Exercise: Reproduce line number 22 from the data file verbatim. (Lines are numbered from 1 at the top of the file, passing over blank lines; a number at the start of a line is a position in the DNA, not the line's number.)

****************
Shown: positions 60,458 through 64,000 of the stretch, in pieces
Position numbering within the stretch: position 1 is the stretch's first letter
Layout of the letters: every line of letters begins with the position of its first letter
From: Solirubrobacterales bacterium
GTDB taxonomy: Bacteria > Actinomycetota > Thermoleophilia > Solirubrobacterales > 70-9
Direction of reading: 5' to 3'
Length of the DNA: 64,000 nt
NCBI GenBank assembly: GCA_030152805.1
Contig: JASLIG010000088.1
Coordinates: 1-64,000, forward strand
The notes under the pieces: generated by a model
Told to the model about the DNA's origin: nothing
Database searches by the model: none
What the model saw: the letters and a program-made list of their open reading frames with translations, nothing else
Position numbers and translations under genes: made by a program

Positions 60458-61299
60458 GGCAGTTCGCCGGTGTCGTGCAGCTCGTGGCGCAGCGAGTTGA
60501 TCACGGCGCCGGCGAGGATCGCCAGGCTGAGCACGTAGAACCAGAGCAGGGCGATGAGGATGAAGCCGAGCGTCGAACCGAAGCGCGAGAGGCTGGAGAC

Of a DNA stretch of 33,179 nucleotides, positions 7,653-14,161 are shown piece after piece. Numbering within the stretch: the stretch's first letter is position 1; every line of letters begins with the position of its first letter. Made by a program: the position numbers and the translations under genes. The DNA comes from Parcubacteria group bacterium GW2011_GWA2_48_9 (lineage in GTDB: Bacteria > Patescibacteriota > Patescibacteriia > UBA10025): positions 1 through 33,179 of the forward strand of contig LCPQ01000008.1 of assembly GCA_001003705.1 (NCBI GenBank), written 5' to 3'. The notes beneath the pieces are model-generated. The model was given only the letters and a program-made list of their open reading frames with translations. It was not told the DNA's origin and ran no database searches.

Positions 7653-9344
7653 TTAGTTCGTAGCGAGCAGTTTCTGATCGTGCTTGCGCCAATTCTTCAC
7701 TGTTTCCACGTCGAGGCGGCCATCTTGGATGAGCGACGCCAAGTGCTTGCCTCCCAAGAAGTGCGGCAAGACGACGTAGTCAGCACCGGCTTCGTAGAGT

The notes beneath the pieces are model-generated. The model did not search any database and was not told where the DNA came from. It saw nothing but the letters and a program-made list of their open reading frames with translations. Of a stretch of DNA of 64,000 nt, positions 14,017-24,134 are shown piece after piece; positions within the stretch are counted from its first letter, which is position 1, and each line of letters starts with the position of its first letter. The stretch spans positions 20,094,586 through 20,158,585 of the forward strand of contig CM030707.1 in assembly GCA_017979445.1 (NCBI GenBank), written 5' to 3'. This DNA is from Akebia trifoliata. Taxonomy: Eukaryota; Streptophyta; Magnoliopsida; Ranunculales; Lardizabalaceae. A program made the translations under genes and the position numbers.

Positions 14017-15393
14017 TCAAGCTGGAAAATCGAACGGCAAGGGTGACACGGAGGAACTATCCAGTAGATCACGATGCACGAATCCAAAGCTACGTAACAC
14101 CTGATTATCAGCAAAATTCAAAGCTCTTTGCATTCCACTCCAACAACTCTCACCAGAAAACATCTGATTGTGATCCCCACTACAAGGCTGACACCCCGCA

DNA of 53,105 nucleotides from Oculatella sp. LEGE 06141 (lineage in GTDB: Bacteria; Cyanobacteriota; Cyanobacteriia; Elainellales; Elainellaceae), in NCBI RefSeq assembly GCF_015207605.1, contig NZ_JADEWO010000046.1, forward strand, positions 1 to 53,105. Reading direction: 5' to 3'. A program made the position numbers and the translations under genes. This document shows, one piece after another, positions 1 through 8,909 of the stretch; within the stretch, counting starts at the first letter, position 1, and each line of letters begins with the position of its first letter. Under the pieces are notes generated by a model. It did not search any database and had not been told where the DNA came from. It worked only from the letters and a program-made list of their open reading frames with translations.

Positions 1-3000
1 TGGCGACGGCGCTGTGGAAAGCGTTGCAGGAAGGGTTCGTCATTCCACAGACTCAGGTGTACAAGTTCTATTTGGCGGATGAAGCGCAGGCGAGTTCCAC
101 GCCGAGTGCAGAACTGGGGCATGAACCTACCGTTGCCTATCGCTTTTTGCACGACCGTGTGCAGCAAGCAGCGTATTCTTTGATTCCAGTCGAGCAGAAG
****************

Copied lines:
7701 TGTTTCCACGTCGAGGCGGCCATCTTGGATGAGCGACGCCAAGTGCTTGCCTCCCAAGAAGTGCGGCAAGACGACGTAGTCAGCACCGGCTTCGTAGAGT